Predisposition or Persistence?

22nd July 2018

She actually said it 20 years too late, but still amazed me beyond comprehension, “you know that you don’t need to be a preacher Robert, don’t you?”.

Aged 99 years, my Grandmother Thomasina Crowe still spoke very clearly while very old and frail with transparent skin and only weeks left in her life here, she finally passed on this incredible fact.

“Even though your (late) father is a church minister, and his father’s father’s father were too, your great great grandfather was champion cyclist of Ballymena Cycling Club in Northern Ireland in the late 1890’s – it’s in your bloodline to ride your bike”.

While this is an amazing underlying truth in its own right (because I faced quite a bit of fair resistance from my parents for swapping Carnegie-Caulfield Cycling Club criterium racing in place of attending my father’s sermons on Sundays at 9am in the late 80’s), there is an even more incredulous feature about this story.

What remains unexplained to this day lies in the fact that, while racing those first few dramatically developmental cycling years from novice to Olympian between 1988 – 1992, the very amused riders of the club racing scene at the time did nickname me after a rather large clumsy but ever so strong ‘Baby Huey’ cartoon character.

The strange part is, Grandma did not know of a current day astonishing coincidence……. (drum-roll) …… that being, old Great Great Grandfather Crowe was also named Huey in his own full name – Robert Hugh Colville Crowe.

It’s a fancy story and even more quizzical coincidence of events, but the take-home message is more of a philosophical question >

QUESTION: Is advanced cycling ability stored in the genes, or is it borne out of motivation-driven yearnings, or was it more of a destiny in a passion for cycling discovered luckily through the journey of life?



Either way, if it feels like its in your blood to ride bikes too, then all you have to do is commit to persisting enough with cycling to develop your engine capacity for more distance and pedal-pressure.

Building the human cycling engine requires strength training at some points along your cycling journey (i.e. using more ‘loaded-muscle’ or resistance training) to develop pedal-stroke torque and explosive power fitness. I know that using baseline-interval training schedules and fixed-wheel Ridewiser Ergo machines, we can help you achieve much greater strength, through persistence. Ridewiser Ergo series sessions currently sell to do this for $330 over 10 weeks of mornings or nights on weekdays.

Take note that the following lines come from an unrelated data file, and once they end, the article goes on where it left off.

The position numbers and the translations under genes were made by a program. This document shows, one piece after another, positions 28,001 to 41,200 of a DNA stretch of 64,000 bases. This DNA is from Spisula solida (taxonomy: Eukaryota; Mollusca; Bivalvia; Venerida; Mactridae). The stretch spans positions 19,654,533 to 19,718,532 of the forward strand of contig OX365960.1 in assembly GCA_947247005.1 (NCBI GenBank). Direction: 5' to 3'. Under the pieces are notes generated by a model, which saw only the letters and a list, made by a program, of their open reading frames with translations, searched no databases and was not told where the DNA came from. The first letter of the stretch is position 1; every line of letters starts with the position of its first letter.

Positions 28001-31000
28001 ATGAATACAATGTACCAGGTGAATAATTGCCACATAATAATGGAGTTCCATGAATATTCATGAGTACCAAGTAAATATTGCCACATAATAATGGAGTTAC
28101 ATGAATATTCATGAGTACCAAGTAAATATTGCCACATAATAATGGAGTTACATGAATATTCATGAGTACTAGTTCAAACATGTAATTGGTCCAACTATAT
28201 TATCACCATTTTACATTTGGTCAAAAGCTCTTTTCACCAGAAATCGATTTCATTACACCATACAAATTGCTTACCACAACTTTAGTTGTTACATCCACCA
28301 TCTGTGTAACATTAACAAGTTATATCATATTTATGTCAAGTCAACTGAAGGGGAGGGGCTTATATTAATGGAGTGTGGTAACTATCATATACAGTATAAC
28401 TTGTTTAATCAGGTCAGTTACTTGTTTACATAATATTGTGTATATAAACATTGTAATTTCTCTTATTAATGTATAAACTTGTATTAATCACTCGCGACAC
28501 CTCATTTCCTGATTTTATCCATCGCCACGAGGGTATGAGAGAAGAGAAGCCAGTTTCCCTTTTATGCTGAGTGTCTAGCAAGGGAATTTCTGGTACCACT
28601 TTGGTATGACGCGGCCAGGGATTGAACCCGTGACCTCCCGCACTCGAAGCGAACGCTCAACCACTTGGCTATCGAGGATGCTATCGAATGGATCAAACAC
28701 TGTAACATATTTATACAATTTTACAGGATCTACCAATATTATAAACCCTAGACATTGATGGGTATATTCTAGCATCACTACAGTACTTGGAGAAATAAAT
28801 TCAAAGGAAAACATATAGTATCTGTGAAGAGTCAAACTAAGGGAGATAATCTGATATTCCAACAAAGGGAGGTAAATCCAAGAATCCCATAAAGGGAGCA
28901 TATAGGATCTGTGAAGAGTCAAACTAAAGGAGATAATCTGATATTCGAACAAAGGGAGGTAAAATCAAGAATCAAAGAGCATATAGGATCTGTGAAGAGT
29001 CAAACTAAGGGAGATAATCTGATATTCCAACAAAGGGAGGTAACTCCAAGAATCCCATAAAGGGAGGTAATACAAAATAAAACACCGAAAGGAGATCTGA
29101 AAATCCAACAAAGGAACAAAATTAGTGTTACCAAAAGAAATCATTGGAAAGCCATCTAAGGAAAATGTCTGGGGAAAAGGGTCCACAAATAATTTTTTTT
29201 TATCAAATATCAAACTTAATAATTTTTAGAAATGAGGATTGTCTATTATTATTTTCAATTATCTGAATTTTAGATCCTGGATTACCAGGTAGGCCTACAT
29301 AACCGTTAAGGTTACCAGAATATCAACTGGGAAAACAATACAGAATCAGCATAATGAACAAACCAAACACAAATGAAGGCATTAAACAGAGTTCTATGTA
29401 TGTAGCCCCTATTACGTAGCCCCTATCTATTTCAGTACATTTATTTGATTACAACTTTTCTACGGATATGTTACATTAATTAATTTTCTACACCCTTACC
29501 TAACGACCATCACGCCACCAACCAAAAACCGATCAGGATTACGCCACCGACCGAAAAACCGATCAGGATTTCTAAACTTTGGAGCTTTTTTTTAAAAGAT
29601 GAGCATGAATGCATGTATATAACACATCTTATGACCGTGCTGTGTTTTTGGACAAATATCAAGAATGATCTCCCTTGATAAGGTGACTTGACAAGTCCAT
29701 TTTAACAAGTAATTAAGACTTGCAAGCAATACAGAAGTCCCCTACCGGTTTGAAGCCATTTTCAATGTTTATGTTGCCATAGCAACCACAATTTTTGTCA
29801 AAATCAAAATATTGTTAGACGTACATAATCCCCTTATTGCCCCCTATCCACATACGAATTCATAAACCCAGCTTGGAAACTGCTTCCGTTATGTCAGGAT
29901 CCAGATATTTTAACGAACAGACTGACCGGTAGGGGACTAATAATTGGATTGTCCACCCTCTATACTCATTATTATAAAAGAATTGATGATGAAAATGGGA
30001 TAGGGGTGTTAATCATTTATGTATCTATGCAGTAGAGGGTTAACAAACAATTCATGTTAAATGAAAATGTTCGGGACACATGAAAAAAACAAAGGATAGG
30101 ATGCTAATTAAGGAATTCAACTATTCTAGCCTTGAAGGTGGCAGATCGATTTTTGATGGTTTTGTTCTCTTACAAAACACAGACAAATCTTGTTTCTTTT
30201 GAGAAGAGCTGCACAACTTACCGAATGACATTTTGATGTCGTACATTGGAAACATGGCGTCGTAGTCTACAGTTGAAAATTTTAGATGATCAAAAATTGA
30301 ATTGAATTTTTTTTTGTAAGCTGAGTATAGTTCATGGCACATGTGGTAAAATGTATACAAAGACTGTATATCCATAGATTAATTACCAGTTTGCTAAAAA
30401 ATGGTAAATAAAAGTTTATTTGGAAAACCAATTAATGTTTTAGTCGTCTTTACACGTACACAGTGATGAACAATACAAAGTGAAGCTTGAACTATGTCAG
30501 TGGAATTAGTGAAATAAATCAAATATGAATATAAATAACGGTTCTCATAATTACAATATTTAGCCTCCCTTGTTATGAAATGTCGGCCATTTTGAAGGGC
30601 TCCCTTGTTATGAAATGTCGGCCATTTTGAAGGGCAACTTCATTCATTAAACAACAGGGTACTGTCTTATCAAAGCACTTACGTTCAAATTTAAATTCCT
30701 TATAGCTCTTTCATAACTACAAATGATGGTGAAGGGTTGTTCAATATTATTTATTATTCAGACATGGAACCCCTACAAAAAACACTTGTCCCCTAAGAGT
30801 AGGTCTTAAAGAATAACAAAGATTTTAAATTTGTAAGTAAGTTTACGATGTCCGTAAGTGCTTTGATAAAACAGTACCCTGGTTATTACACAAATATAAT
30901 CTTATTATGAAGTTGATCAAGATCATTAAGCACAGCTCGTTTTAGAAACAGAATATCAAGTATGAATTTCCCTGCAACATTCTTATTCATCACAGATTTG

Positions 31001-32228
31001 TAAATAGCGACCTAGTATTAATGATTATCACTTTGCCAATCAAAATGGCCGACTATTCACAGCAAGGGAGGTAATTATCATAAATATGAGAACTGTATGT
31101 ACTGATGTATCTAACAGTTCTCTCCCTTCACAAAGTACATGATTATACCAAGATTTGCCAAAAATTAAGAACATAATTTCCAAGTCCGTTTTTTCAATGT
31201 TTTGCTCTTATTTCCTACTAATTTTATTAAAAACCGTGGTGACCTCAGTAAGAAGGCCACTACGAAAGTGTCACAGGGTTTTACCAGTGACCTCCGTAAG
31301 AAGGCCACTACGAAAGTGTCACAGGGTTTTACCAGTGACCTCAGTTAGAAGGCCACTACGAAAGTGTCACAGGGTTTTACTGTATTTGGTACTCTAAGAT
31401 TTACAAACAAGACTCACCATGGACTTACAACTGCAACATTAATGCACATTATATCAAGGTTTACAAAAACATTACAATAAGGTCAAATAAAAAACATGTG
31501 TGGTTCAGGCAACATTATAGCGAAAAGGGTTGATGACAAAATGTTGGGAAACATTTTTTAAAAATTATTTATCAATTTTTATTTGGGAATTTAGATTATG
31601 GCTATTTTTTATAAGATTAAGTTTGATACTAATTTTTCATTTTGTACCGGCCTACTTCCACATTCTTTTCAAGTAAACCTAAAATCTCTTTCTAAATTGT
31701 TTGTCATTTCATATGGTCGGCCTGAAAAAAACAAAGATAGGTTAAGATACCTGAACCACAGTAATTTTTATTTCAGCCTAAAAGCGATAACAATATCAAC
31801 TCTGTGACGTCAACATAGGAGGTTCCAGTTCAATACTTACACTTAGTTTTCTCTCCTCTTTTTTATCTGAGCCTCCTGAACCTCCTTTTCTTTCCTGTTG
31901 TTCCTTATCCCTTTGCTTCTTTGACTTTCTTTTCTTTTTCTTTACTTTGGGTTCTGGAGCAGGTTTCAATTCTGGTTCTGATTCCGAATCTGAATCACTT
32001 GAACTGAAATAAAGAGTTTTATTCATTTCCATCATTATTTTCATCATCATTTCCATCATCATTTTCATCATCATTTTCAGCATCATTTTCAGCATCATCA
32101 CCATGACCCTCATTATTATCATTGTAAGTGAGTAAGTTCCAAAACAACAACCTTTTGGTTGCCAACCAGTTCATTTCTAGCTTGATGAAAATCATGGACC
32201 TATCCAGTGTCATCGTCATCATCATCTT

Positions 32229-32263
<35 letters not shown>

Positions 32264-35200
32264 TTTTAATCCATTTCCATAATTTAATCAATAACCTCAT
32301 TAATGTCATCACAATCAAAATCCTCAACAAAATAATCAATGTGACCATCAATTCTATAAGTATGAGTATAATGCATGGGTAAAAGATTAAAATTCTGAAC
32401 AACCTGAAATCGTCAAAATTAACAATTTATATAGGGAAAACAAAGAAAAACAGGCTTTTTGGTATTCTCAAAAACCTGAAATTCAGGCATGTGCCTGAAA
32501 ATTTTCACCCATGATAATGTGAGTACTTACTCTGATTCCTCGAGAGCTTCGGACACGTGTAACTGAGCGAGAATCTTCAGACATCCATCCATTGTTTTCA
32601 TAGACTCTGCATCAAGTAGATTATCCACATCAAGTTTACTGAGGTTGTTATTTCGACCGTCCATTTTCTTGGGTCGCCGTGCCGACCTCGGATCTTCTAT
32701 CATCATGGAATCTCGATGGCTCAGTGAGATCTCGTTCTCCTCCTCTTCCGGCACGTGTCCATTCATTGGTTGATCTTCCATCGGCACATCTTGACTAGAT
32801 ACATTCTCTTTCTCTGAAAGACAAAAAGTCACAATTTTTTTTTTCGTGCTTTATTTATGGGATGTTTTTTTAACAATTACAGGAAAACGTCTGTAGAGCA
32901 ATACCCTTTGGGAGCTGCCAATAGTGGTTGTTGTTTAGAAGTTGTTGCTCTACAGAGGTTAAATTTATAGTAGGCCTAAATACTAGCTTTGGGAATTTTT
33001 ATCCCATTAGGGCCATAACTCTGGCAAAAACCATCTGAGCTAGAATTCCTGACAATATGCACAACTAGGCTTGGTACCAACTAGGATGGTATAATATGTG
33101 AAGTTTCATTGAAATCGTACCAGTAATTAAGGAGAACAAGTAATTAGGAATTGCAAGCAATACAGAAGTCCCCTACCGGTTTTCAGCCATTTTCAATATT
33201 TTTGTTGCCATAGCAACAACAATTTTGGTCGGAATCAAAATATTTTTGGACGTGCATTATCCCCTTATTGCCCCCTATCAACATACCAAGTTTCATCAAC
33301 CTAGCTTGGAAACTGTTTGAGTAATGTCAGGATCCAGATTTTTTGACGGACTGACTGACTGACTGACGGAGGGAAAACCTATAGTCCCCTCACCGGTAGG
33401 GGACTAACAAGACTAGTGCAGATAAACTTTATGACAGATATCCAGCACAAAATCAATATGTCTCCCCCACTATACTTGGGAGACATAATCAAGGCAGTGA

Contact Ridewiser Administration for more info    0422 297 805


Written by Rob Crowe O.A.M.
Olympian, Motivational Speaker, Road Cycling Safety Advisor



4 Responses to “Predisposition or Persistence?”

  1. Simon Pitt says:

    This is amazing, Crowie. I think that you combine both pre-dispositive talents incredibly well: On the one hand, you enthusiastically ‘preach’ your experience and your teachings through motivational talks and in your Ridewiser classes. On the other hand, you lead by example by being a force of nature on the bike. Well done mate.

    • Rob Crowe says:

      That’s a useful observation you make Simon, so I need to be mindful that I keep on looking, sounding, and riding like a force to be reckoned with going forward – I am going back into the gym right now! ; ) GRRrrrr

      Yes, it is a bit like ‘Tiger on a Bike people!’ – you’re onto me!

  2. Anthony says:

    Great story Rob.

    • Rob Crowe says:

      Thanks Anthony, apologies about the delayed response here, just wait until you see the latest post about Kieran Modra’s amazing cadence-training with me in 2004…

      Caio for now, Rob

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